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aerial view of Lisbon

Retreat to Lisbon: how to spend a weekend in the city, with wellness woven in

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L360 editor Mattie Lacey-Davidson heads to Lisbon in search of the best wellness activities and healthy food spots. Here’s her guide to a weekend in the Portuguese capital, with a few moments of indulgence, too.

Holidays are indulgent by nature, but they needn’t be unhealthy. I spent three days in Lisbon, not only enjoying myself, exploring the city and indulging in food and the many variations of Aperol cocktails I found (such as an Aperol mojito in the Praça Dom Pedro IV market), but also discovering the tourist-friendly wellness activities and best healthy eating spots in the city.

So if, like me, you’re keen for a bit of balance on your holiday, here’s where to stay, what to do, where to eat (for both health goals as well as utter indulgence) and some of the best wellness activities to try in the Portuguese capital.

The outside of the yellow building of Palacio Ludovice hotel is Lisbon, at sunset
Palacio Ludovice spa hotel is the perfect HQ in Lisbon
Where to stay in Lisbon: Palácio Ludovice spa hotel

Found within the popular Bairro Alto area, Palácio Ludovice faces the São Pedro De Alcântara viewpoint from which you can look down upon the city’s architecture, including the Castle of São Jorge. From here, you can also hop onto the famous yellow Glória Tram, inaugurated in 1885, which connects to Praça dos Restauradores — a square adorned with some of Lisbon’s most iconic buildings.

Palácio Ludovice is listed in Hotels.com’s ‘Perfect Somewheres’ — an awards list of the site’s top 1% of hotels, ranked (a little unusually) on how they treat guests rather than amenities offered. And treat us well they did, from vouchers for a welcome drink in the bar to surprise treats left in the room (including local delicacies like port and pastéis de nata) and even providing mini robes and slippers for my one-year-old.

Read more: 48-hours in a family-friendly wellness hotel
Inside one of the suite's at Palacio Ludovice hotel in Lisbon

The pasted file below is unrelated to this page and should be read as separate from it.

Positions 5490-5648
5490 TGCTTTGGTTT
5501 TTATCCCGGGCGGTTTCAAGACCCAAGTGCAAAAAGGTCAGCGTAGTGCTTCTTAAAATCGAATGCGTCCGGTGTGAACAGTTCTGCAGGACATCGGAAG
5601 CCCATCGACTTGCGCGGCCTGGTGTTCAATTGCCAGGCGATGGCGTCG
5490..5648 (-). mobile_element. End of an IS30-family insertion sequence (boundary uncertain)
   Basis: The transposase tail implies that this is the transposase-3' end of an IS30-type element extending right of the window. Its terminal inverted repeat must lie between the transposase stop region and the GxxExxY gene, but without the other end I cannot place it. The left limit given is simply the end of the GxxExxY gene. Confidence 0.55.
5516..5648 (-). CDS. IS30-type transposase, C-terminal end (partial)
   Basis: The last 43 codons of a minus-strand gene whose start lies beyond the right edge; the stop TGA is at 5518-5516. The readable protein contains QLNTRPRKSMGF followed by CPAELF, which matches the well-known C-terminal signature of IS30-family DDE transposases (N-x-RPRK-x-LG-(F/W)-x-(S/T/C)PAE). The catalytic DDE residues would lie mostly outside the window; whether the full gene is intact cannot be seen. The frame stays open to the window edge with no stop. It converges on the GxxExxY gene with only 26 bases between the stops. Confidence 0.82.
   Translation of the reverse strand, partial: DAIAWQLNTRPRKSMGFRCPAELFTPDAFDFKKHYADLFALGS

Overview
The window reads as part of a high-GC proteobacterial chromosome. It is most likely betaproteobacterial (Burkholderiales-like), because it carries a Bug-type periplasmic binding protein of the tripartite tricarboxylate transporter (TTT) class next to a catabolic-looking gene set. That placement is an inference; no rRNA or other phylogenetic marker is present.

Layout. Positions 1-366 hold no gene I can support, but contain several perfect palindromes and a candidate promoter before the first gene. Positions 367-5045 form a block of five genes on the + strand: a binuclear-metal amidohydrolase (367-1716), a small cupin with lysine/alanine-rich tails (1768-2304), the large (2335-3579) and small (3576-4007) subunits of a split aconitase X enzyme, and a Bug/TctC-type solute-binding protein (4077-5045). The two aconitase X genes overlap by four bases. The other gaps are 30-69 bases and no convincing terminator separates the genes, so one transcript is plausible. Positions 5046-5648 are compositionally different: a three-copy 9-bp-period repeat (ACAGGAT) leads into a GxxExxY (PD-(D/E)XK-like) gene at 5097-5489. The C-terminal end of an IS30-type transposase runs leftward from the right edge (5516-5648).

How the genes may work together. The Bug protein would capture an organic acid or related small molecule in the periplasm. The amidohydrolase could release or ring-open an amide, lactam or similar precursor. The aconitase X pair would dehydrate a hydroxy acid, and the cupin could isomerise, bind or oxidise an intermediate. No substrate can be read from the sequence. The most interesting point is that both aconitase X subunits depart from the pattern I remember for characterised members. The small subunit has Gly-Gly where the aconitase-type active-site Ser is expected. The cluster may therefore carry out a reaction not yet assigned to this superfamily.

Palacio Ludovice signature suite

Rest assured, the amenities live up to the top 1% rating, too. Inside the five-star hotel, you’ll find rooms designed by Miguel Câncio Martins, combining traditional Portuguese elements such as handpainted tiles (for which the country is known) with modern touches (such as a TV that lifts out of a marble table, if you’re in one of the suites). There’s a Caudalie spa adjoining the hotel, so you’ll find toiletries and skincare provided by the luxury brand in the bathroom, including minis of the Resveratrol-Lift Instant Firming serum, which happens to be a favourite of mine.

I’d highly recommend booking a treatment at the spa. For those interested in skincare, your facial will start with a high-tech skin analysis from which the therapist talks you through different elements of your skin (mine is both dry and dehydrated, with underlying redness showing sensitivity) and advise you on how to look after it going forward. Other treatments include a full body scrub, a sculpting massage and a pregnancy massage.

The best wellness activities in Lisbon

As well as the spa, Palácio Ludovice has a gym open to all guests, but if you want to to get out and about in the city and experience wellness in Lisbon, there are three activities I recommend.

Studiorise is an English-speaking spin studio where you ride in a dark, candlelit room — the only other lighting is a colour-changing spotlight on the coach. Speaking of which, all coaches are performers by trade, so they bring something special to their classes. Gigi, for example, who led my session, is a dancer and had us clapping, rolling our bodies and waving our towels in the air. She even got off the bike to dance and hype us up throughout. The studio’s motto is ‘fitness is boring’ and the class was anything but — I found myself smiling throughout and, despite pushing myself, somehow found it a little easier to get through.

Read more: Why Paris is an underrated spot for a wellness break
A wall of spin shoes
Studiorise, a spin studio in Lisbon, where shoes are provided